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Unintended consequences

Sometimes, when you try to achieve something, you don’t just fail to do it, you actually achieve the opposite. News from the World Economic Forum (WEF):

Two years ago WEF introduced a quota system to encourage female participation, which demanded that its 100 most important (ie generous) partners send one woman to the annual meeting for every four men. And yet somehow, since then, the proportion of women has fallen from 17% in 2011 to 15% of the 2,500 delegates for this year. So much for that ploy.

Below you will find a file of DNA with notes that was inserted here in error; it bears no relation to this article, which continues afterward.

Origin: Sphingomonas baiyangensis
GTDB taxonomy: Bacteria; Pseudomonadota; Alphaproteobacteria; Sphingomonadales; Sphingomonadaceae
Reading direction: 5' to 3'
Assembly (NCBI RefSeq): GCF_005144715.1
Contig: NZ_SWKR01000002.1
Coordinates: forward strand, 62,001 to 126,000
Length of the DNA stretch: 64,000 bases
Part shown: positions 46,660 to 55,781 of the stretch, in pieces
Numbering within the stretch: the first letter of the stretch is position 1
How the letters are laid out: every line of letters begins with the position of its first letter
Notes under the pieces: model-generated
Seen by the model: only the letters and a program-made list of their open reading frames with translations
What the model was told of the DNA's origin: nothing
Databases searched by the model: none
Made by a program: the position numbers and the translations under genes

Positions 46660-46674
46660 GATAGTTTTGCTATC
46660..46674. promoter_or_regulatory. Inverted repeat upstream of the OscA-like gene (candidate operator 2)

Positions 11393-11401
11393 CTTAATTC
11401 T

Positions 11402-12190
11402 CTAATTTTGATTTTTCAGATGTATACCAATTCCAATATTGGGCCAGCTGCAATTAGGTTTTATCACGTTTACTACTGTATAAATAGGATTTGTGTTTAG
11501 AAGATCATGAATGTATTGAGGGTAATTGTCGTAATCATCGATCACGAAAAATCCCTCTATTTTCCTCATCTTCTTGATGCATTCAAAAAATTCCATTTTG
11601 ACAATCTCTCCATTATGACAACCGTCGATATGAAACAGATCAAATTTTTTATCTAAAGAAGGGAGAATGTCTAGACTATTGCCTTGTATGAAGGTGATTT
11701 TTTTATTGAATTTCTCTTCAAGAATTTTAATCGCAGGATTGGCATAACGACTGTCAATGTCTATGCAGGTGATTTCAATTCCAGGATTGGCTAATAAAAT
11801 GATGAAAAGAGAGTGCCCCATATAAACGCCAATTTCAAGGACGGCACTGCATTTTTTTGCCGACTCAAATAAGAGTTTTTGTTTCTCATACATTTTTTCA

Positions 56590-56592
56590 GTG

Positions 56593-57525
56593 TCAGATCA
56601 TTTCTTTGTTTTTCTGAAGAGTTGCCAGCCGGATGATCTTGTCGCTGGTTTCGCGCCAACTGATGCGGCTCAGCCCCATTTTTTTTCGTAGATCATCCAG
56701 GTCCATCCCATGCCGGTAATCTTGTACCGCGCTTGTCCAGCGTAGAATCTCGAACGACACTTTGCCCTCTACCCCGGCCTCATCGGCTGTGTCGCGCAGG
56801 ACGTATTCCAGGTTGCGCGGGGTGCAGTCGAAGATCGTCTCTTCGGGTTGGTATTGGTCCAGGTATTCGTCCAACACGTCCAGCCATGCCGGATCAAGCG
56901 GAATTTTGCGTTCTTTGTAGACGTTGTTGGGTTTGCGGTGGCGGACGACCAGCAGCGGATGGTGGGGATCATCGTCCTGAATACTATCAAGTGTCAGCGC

When the quota was introduced, it did seem as though progress was being made. For a start, there were a few more sessions about “women as the way forward” featuring Indra Nooyi and Sheryl Sandberg and lots of glamorous events with the likes of Nobel prizewinner Lleymah Gbowee.

But it was a different matter for the companies themselves, who avoided the quota altogether by sending four rather than five delegates. That’s right – they would rather send fewer people to the top table than mix the all-male bias up a little. Add to that all the delegates who were exempt from the quota – businesses, universities, media outfits and charities who still haven’t achieved gender parity – and the fact that the proportion of women has actually fallen seems less surprising.

Sometimes minimums don’t get you where you want to go.